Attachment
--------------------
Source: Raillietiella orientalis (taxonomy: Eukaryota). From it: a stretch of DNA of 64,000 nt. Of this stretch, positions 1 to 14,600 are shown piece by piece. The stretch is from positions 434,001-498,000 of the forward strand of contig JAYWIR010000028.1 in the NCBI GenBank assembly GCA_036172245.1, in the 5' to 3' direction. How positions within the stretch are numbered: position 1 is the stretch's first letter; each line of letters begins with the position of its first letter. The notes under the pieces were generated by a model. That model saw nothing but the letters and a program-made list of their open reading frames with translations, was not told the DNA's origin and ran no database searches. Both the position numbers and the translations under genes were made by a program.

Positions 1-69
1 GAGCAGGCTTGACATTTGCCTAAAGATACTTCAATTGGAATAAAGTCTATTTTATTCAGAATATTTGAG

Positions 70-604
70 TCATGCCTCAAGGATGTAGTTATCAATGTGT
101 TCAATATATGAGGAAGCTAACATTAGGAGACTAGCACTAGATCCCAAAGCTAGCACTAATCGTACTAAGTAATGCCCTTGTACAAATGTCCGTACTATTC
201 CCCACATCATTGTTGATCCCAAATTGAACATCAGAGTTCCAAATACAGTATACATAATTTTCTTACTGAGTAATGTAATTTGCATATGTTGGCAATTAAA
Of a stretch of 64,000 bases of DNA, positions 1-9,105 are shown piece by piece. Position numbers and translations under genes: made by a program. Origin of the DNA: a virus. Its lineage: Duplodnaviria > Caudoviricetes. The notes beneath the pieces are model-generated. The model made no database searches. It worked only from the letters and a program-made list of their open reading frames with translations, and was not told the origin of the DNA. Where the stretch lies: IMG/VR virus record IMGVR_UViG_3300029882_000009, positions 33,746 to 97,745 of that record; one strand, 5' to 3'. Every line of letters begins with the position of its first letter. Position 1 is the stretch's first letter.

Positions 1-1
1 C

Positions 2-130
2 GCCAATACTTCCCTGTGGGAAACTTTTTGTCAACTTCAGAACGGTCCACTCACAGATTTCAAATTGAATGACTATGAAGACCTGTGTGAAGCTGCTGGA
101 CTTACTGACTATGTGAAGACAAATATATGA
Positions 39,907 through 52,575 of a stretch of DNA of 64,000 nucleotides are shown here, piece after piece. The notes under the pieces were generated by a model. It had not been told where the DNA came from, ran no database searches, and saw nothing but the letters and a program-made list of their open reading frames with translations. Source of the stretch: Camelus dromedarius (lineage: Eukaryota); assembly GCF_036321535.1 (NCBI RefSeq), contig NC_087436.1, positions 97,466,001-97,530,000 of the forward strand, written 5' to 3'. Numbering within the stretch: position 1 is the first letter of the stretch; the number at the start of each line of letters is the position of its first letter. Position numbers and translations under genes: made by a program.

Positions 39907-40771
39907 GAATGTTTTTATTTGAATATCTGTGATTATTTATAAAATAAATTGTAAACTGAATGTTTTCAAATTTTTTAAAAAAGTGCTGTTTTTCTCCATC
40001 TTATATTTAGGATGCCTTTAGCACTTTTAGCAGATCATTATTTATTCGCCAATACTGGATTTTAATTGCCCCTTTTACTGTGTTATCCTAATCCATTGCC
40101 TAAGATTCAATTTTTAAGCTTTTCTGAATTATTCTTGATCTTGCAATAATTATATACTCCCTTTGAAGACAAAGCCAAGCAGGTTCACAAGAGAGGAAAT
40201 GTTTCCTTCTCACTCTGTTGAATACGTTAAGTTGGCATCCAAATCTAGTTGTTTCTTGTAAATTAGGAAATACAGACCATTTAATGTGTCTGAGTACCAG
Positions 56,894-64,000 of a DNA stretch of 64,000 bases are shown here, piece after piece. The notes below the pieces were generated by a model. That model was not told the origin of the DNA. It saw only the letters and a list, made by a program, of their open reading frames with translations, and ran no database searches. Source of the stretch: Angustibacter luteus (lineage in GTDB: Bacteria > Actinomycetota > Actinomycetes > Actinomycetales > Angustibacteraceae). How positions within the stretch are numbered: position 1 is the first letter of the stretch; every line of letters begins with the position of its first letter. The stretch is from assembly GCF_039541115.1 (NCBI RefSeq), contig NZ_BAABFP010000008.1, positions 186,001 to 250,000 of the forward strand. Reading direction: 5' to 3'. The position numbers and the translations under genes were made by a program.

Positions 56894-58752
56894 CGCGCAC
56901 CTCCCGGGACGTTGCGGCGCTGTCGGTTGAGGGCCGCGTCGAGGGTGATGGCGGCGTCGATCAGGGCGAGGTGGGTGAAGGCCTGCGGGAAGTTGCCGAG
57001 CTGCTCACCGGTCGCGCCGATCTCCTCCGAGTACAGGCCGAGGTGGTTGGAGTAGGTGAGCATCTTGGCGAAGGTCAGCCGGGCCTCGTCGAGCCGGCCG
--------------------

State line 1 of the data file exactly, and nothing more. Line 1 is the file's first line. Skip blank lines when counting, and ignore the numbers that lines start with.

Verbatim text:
Source: Raillietiella orientalis (taxonomy: Eukaryota). From it: a stretch of DNA of 64,000 nt. Of this stretch, positions 1 to 14,600 are shown piece by piece. The stretch is from positions 434,001-498,000 of the forward strand of contig JAYWIR010000028.1 in the NCBI GenBank assembly GCA_036172245.1, in the 5' to 3' direction. How positions within the stretch are numbered: position 1 is the stretch's first letter; each line of letters begins with the position of its first letter. The notes under the pieces were generated by a model. That model saw nothing but the letters and a program-made list of their open reading frames with translations, was not told the DNA's origin and ran no database searches. Both the position numbers and the translations under genes were made by a program.